Latest CDC study: Both 2-dose COVID vaccines provide more protection than 1-dose J&J shot


A woman holds up a sticker after getting her third “booster” dose of Covid-19 vaccine at a clinic hosted by The Tournament of Roses in partnership with the Pasadena Public Health Department, August 19, 2021 at Tournament House in Pasadena, California. – The clinic is one of the first in the city to offer “supplemental” third Covid-19 shots to people with immunological conditions, according to organizers.
President Joe Biden said August 18 he will make Covid-19 booster shots available to all American adults beginning next month, as his administration warned that vaccines are showing a declining effectiveness against infection. (Photo by Robyn Beck / AFP) (Photo by ROBYN BECK/AFP via Getty Images)

TAMPA, Fla. (WFLA) — The latest study on vaccine effectiveness by the U.S. Centers for Disease Control and Prevention shows that the two-dose vaccines from Pfizer and Moderna provide more protection that the Johnson & Johnson shot, and may last longer over time.

Of the two-dose vaccines, the most recent Morbidity and Mortality Weekly Report, published Sept. 17, found that Moderna’s shot retains a higher efficacy rate over time than the one from Pfizer-BioNTech, though both are more protective than the J&J single-dose vaccine.

Comparing the three vaccines, focus has to first look at how they differ. Both Moderna’s and Pfizer’s two-dose vaccines are mRNA vaccines, while the Johnson & Johnson vaccine is a single-dose viral vector vaccine.

According to the CDC, a viral vector vaccine works by using “a modified version of a different virus (the vector) to deliver important instructions to our cells.” The benefit here, according to the CDC, is that the vaccine teaches our bodies how to protect themselves against future infections of viruses it’s made to block.

By comparison, “mRNA vaccines teach our cells how to make a protein—or even just a piece of a protein—that triggers an immune response inside our bodies.” The mRNA vaccine teaches our bodies to understand that the protein it builds in our cells doesn’t belong, then defends against it with the immune response.

The CDC says none of the COVID-19 vaccines available affect or interacts with our DNA in any way. All three currently approved vaccines have been declared safe and effective.

The latest MMWR study on COVID vaccines took a look at the long-term effectiveness of the three vaccines available, and studied how well they protected patients over time.

According to the study, vaccine effectiveness, or VE, was higher for Moderna than for the Pfizer vaccine, and both were more effective than the Johnson & Johnson vaccine.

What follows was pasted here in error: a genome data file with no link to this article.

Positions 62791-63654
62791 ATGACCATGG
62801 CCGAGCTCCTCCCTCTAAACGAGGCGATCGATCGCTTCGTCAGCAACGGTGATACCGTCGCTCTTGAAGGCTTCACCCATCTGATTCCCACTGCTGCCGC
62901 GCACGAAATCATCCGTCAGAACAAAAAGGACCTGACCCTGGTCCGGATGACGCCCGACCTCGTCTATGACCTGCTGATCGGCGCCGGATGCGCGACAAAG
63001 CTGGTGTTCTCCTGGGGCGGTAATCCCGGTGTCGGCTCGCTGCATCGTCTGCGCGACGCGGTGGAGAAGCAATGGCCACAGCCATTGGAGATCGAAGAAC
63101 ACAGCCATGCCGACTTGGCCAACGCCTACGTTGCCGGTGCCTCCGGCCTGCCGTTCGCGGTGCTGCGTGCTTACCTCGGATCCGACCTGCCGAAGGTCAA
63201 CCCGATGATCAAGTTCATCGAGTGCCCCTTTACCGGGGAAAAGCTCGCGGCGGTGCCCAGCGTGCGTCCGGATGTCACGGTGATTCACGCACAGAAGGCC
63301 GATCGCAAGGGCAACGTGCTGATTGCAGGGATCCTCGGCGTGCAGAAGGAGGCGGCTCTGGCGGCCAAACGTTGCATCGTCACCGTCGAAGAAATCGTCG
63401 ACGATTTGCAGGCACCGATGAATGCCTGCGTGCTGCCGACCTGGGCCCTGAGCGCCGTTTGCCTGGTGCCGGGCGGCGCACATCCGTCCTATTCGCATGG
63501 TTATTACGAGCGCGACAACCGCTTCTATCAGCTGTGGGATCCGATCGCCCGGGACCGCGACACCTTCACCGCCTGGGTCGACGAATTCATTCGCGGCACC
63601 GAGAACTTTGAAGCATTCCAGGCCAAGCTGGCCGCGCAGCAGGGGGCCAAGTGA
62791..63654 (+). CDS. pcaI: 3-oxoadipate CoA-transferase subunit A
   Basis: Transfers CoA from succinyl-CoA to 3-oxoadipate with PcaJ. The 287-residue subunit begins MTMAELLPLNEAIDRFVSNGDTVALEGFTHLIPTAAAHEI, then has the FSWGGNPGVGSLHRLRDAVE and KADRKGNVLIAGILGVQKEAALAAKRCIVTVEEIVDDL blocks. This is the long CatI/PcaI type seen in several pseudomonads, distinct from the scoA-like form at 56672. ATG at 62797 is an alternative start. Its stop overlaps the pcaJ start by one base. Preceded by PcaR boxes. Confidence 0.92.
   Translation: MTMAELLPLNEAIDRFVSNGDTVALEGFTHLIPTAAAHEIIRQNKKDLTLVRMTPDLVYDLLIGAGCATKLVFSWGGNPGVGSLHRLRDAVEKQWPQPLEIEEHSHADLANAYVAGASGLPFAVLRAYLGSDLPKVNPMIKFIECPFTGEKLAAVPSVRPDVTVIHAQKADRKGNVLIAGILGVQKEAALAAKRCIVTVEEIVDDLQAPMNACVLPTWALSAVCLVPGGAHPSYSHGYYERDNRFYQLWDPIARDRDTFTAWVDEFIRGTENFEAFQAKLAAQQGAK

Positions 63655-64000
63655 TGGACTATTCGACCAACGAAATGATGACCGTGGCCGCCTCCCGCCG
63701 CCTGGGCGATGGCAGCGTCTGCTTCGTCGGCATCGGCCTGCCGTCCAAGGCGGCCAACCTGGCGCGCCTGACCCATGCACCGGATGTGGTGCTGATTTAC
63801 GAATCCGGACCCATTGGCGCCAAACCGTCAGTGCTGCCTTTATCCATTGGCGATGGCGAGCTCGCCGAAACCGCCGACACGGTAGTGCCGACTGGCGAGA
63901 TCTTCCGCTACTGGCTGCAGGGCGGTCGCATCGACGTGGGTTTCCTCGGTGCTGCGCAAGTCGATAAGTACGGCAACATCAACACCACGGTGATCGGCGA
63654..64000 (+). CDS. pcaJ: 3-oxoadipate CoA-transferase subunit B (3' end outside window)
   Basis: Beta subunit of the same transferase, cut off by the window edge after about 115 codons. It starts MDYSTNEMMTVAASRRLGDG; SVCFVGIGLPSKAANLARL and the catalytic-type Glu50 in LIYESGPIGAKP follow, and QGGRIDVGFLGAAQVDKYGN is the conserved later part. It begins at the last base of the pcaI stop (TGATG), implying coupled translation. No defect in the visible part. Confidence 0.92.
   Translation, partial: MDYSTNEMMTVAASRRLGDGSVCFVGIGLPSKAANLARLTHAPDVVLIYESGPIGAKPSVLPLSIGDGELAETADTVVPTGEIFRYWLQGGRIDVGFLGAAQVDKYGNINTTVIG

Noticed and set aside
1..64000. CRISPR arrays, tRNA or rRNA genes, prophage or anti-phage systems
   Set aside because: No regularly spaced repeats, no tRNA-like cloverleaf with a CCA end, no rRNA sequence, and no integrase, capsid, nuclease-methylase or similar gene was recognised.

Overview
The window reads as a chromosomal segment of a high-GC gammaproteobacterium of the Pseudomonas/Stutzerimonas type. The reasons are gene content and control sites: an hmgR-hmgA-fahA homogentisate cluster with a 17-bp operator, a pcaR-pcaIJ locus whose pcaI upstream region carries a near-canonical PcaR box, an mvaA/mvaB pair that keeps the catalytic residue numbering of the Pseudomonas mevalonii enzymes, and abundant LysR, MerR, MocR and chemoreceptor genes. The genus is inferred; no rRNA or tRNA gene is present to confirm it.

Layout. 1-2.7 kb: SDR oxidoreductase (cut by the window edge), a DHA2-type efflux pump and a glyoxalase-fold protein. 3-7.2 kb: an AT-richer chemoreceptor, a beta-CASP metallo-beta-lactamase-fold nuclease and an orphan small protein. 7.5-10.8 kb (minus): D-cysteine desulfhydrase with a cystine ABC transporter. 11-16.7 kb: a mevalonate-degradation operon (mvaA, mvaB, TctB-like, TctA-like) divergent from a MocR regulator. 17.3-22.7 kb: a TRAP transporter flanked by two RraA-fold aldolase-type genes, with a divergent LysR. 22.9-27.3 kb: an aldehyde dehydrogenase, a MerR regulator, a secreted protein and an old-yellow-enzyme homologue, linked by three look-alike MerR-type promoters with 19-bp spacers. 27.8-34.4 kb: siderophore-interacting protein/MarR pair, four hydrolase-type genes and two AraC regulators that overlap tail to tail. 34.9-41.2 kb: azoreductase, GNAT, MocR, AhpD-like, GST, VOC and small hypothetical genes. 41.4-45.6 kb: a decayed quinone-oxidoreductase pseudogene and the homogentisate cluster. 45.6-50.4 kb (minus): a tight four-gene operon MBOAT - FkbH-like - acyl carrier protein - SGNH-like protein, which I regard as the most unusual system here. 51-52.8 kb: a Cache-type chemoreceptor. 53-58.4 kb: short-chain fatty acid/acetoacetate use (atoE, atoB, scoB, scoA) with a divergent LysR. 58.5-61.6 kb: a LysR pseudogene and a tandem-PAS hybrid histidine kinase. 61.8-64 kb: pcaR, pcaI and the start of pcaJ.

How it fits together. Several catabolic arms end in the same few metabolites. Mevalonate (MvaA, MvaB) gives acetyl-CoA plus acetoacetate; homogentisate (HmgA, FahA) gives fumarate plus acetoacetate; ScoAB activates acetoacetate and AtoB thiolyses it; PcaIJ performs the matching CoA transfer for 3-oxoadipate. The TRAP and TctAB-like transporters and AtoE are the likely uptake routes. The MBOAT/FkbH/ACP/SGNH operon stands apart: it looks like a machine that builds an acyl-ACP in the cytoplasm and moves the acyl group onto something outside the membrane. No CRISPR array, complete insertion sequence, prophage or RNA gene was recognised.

The patients studied were hospitalized from March 11 to Aug. 15, 2021.

The study results showed that Moderna’s efficacy for hospitalized patients was 93% compared to Pfizer’s 88%. The J&J vaccine was 71% effective. After administering second doses, the Pfizer vaccine efficacy dropped to 77% after the 120-day mark, while Moderna remained higher at 92%.

From the study:

“VE against COVID-19 hospitalization during March 11–August 15, 2021, was higher for the Moderna vaccine (VE = 93%) than for the Pfizer-BioNTech vaccine (VE = 88%) (p = 0.011); VE for both mRNA vaccines was higher than that for the Janssen vaccine (VE = 71%) (all p<0.001) (Table 2). VE for the Moderna vaccine was 93% at 14–120 days (median = 66 days) after receipt of the second vaccine dose and 92% at >120 days (median = 141 days) (p = 1.000). VE for the Pfizer-BioNTech vaccine was 91% at 14–120 days (median = 69 days) after receipt of the second vaccine dose but declined significantly to 77% at >120 days (median = 143 days) (p<0.001).”

MMWR Vol. 70, published on Sept. 17, 2021 by the CDC

The study’s Discussion section dives deeper into the results of the data.

“Two-dose regimens of the Moderna and Pfizer-BioNTech mRNA vaccines provided a high level of protection against COVID-19 hospitalizations in a real-world evaluation at 21 U.S. hospitals during March–August 2021,” according to the CDC study.

Additionally, the study found that patients who received the Johnson & Johnson vaccine had lower levels of post-vaccination anti-SARS-CoV-2 antibodies than patients who received either of the mRNA two-dose vaccines.

The “real-world” data from the CDC suggested that the two-dose vaccine regimens give patients more protection and higher vaccine effectiveness, but all three still reduce COVID-19-associated hospitalization.

“Two-dose series of the Moderna and Pfizer-BioNTech mRNA COVID-19 vaccines provided high VE for the prevention of COVID-19 hospitalizations during March-August 2021,” the MMWR says.

Still, all three vaccines are FDA approved, though only the Pfizer vaccine has received full authorization for patients 12-years-of-age or older. The Moderna mRNA vaccine and the J&J viral vector vaccine are both approved with an emergency use authorization for patients 12 and older, and trials are underway to test for the effectiveness of booster shots.

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